Abstract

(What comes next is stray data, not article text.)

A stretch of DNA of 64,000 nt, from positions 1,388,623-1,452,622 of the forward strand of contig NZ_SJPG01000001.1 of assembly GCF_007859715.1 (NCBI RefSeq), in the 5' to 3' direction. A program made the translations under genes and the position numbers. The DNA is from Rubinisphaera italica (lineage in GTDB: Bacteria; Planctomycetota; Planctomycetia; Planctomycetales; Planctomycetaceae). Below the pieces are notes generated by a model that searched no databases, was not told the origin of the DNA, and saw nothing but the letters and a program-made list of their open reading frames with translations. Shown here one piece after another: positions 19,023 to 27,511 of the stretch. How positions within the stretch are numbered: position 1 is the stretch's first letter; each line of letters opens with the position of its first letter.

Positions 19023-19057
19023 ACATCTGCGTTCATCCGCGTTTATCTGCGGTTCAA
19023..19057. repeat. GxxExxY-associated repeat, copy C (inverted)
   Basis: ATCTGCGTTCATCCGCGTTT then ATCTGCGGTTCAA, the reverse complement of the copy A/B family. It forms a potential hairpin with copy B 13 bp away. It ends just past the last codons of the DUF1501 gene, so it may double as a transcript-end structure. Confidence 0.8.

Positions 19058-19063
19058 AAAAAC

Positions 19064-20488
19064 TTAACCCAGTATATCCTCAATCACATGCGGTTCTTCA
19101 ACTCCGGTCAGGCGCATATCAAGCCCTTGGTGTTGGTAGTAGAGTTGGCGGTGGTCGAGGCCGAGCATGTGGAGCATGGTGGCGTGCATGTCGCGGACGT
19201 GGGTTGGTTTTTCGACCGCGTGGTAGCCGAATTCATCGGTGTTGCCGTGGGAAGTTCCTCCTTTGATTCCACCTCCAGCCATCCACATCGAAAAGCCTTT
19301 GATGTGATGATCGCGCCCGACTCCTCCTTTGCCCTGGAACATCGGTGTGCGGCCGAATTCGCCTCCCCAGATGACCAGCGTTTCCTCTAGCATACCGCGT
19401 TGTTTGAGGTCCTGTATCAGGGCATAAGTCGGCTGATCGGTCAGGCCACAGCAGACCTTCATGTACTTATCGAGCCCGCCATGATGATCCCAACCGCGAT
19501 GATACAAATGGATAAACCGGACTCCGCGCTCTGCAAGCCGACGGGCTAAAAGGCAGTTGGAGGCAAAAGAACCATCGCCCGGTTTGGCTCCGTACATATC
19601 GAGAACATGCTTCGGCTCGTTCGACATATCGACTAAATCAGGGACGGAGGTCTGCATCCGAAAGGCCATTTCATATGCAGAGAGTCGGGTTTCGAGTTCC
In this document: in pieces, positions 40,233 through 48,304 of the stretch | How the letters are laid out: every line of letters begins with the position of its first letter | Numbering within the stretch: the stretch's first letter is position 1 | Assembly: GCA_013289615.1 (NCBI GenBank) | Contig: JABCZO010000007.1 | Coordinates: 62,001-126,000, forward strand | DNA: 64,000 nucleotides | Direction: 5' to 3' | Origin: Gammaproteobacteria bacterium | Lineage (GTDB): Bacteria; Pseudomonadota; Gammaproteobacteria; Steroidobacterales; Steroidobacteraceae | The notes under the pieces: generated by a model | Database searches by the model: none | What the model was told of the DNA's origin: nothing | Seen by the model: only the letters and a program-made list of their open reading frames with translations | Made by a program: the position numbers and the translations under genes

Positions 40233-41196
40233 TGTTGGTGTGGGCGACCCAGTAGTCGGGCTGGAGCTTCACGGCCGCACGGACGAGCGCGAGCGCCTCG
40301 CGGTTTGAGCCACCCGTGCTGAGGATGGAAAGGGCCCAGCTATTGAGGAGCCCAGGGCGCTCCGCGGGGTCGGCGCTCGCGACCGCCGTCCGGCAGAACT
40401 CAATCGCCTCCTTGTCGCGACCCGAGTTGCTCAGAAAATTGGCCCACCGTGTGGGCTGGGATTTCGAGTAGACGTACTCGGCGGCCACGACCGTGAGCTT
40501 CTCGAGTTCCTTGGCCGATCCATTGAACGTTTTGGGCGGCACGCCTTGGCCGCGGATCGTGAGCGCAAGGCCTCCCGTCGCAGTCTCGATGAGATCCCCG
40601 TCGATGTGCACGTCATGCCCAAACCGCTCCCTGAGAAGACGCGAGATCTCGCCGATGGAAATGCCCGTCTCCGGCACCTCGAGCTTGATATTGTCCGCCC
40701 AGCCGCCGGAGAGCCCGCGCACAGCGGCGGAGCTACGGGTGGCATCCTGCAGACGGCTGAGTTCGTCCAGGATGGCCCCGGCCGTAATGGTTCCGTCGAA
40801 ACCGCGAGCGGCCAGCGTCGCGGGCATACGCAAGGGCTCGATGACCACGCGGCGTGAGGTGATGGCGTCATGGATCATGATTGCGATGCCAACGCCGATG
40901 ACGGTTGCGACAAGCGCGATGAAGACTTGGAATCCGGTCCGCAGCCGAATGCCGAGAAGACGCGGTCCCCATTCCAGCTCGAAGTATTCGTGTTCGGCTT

The intrusive rocks of the Nipigon Embayment comprise a series of four mafic to ultramafic intrusions and a number of laterally extensive diabase sills that are among the oldest expression of the ∼1.1 Ga Mesoproterozoic Mid-continent Rift. New geochemical data indicate that the sills can be subdivided into five distinct groups: three mafic sills (Nipigon, Inspiration, and McIntyre diabase sills), with the Nipigon sills forming the bulk of the outcrop, and two spatially restricted ultramafic to mafic sills (Jackfish and Shillabeer sills). The latter mafic sills are typically massive, medium-grained, intergranular textured gabbros ranging in thickness from a few metres to more than 250 m. Two of the ultramafic intrusions included in this study (Disraeli and Hele) consist of a core of pyroxene peridotite with olivine gabbro along the margins. The geochemical characteristics of the ultramafic intrusions and diabase sills are consistent with plume-derived melts that have undergone subsequent fractionation and been contaminated by continental crust, likely at depth, but a few samples from the Hele and Disraeli intrusions have the characteristics of primary, uncontaminated melts that have been rapidly transported through the lithosphere with little interaction with wall rocks. The field and geochemical characteristics of the intrusions and sills are consistent with the ultramafic intrusions having been emplaced before the diabase sills and indicate that the history of the Midcontinent Rift is more complex and protracted than previously recognized.

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